Lakes Homes brings garden therapy to residents for 10 yearsAnyone who spends their spare time planting, pruning, watering and harvesting will tell you that there’s something soothing about working with nature.
By: Courtney Sinner, DL-Online
Anyone who spends their spare time planting, pruning, watering and harvesting will tell you that there’s something soothing about working with nature.
Tom Reiffenberger has parlayed his Master Gardener status into his job for over 10 years with that very idea in mind.
For those that thought nature’s relaxing qualities were just coincidental, Reiffenberger, the executive administrator at Lakes Homes and Program Development, calls it horticulture therapy.
Along the lines of music therapy or dog therapy, he said, it helps relax and improve the lives of the residents at Lakes Homes’ various group homes in the area.
Lakes Homes’, a local nonprofit, works with adults who have developmental disabilities, many of whom reside in group homes. The organization has most of their locations in Becker County, but has also expanded to Ottertail and Mahnomen counties.
Reiffenberger became a certified Master Gardener about 12 years ago after taking an 8-week long course through the University of Minnesota Extension Office, where students learned the specifics of plant pathology, insects, diseases and how to research problems and help a fellow Gardener with a problem.
Not long after receiving his certification, Reiffenberger decided to get residents of Lakes Homes involved. The organization wrote up a grant proposal to the American Horticulture Society and received enough to build a greenhouse — the same one that most Detroit Lakes residents see on Summit Avenue.
Now, he said, every one of Lakes’ Homes locations has some sort of garden, whether it’s a simple window box or full landscaping with raised beds, ponds and walking paths.
Residents help with much of the gardening work, he said, but it varies significantly depending on the functioning level of the resident.
“It totally depends on the individual,” he said. “We have a group of very interested people, who had either done work on a farm or grew up around it, and they can be quite independent, whereas some can just hold the hose and water things, and some just put their hands in the soil and feel it.”
There are many benefits, too, Reiffenberger said. It helps with physical activity for some, but for some, the sense of accomplishment from completing a task can be all it takes.
“It depends on their function level, but it’s initiating a task that they can be successful at is why it’s so important,” he said. “And plants, you know, they’re a living thing, so they’re delicate, but if you’re too rough with it and it breaks or whatever, it can also be replaced.”
Reiffenberger recalled one young resident who would fill pot after pot with soil as his task.
“It gets to be rote filling, but then he’s not thinking about other socially unacceptable behaviors,” he explained. “It takes their minds off of other things.”
There are many social benefits, too.
“We often have garden parties or tea parties, and compete at the Becker County Fair,” he said. “And it’s considered kind of a normal act, and appropriate for all age groups.”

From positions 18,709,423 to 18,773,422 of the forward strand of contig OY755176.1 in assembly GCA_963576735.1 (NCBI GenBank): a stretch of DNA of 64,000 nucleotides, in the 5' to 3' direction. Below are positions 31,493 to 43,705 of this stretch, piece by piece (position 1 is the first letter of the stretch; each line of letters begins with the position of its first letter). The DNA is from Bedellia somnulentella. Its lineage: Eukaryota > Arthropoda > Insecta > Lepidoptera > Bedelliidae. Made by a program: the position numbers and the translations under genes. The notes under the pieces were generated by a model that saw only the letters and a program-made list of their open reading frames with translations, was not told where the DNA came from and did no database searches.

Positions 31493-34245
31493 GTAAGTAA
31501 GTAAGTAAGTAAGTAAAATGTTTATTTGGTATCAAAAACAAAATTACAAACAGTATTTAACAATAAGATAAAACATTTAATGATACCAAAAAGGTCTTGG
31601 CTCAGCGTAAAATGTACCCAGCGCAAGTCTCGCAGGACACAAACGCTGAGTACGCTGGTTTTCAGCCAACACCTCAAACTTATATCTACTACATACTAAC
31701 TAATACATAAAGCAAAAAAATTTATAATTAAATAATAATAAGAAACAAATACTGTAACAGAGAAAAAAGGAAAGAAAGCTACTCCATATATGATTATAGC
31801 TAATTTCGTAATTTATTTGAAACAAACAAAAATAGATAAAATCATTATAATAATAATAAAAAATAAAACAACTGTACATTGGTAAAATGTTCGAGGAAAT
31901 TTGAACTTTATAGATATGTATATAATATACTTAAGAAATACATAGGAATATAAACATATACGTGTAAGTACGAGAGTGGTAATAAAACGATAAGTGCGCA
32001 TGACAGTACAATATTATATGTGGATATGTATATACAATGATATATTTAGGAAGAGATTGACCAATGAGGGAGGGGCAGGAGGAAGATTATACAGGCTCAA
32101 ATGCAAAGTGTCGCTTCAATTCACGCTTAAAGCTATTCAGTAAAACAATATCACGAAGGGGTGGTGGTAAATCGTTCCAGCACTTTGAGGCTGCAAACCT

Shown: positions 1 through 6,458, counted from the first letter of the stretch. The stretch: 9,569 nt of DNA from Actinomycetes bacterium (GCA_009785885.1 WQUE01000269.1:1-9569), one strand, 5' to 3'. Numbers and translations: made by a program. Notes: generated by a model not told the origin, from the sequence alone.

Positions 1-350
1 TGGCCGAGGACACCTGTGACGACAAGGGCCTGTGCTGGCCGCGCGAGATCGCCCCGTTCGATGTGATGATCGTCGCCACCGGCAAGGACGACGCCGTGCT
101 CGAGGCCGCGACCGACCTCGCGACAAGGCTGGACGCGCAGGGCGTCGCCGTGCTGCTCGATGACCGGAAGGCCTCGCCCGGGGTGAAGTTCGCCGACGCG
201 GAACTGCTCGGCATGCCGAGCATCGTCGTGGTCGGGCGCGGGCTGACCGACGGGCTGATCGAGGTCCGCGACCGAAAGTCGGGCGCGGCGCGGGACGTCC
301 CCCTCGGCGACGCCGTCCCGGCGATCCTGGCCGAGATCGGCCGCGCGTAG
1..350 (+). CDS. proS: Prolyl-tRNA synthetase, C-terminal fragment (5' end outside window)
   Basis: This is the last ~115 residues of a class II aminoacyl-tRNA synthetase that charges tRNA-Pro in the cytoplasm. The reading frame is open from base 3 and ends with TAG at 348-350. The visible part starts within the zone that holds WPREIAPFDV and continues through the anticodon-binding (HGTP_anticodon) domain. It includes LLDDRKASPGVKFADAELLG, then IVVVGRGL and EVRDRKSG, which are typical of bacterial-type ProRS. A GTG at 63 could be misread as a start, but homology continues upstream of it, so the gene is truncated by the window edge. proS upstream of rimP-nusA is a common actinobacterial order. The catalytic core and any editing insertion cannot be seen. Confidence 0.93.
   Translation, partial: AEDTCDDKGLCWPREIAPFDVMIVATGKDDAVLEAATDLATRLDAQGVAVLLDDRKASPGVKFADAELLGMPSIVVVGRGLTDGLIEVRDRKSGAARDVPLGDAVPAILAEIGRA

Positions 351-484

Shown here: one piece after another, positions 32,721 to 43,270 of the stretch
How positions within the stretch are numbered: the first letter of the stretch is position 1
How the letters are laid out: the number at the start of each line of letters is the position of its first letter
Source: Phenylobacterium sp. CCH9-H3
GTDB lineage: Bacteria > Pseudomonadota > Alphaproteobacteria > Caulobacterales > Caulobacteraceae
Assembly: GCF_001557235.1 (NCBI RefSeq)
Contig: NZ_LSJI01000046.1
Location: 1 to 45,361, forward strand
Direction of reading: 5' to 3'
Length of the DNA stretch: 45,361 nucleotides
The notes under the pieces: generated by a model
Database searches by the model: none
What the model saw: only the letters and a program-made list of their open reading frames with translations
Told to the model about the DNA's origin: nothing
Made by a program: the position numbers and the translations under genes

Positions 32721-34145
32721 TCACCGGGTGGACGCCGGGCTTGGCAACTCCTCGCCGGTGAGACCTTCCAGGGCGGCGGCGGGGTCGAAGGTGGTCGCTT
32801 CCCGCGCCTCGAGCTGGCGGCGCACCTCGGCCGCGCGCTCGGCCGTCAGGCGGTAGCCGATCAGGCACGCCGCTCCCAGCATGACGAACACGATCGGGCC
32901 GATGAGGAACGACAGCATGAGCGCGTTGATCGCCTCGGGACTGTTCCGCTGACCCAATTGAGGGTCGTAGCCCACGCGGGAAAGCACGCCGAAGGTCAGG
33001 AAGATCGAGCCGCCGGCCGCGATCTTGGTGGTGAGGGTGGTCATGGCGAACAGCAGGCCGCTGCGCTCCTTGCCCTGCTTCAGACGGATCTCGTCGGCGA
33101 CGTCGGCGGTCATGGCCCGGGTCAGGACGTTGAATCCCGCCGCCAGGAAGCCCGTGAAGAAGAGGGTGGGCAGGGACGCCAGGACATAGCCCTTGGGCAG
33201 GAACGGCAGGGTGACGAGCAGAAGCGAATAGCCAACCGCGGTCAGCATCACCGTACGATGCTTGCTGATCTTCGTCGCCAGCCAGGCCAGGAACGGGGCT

Although each garden is different, Reiffenberger said there is typically a lot of color in the front, and vegetable and herb gardens elsewhere.
“And then when people drive by they won’t say, ‘Oh there’s the group home,’ they’ll say ‘Look at those flowers,’ instead of the stigma of the location of a group home,” he explained.
It’s not just planting and tending to outdoor gardens, either.
Although Reiffenberger said they’re busy in springtime with planting, even in wintertime, staff finds ways to bring nature inside with pine boughs at Christmastime and leaves during Thanksgiving.
In the summer, then, they’ll have a “theme.” Last year’s, he said, was peppers and tomatoes — residents helped plant seedlings, which were then sold to staff and other residents.
At the end of the summer, they held a contest for the best produce, or the biggest, and residents could win prizes. At the end, a potluck was held, but the dish had to be made using the peppers and tomatoes.
He continues to help out at the Extension Office, especially in the summers, when they operate plant and pest clinics.
Reiffenberger said the Extension Office continues to offer the Master Gardener class — in fact, they just completed another class in Perham, where over 60 participants became Master Gardeners. Most were from Ottertail County, he said.
He also volunteers his time there for the Plant and Pest Clinic, answering phones and helping research and diagnose plant problems.
Lakes Homes is also sponsoring an upcoming community event for Gardeners:
“Real Gardens for Real People,” a gardening workshop, will be on May 2 from 8 a.m. until 4 p.m. at the Detroit Lakes campus of the Minnesota State Community and Technical College.
To learn how to design basic floral arrangements, show exhibits at flower shows, or how to judge exhibits, the “Exhibiting and Judging School” will be on May 30 at the Lakes Homes office.
Finally, a middle-of-summer “Shoe Container Show” will showcase plants grown in shoes at the Washington Square Mall on July 16.
Contact Tom Reiffenberger, (218) 847-5642, for more information on any of these upcoming events.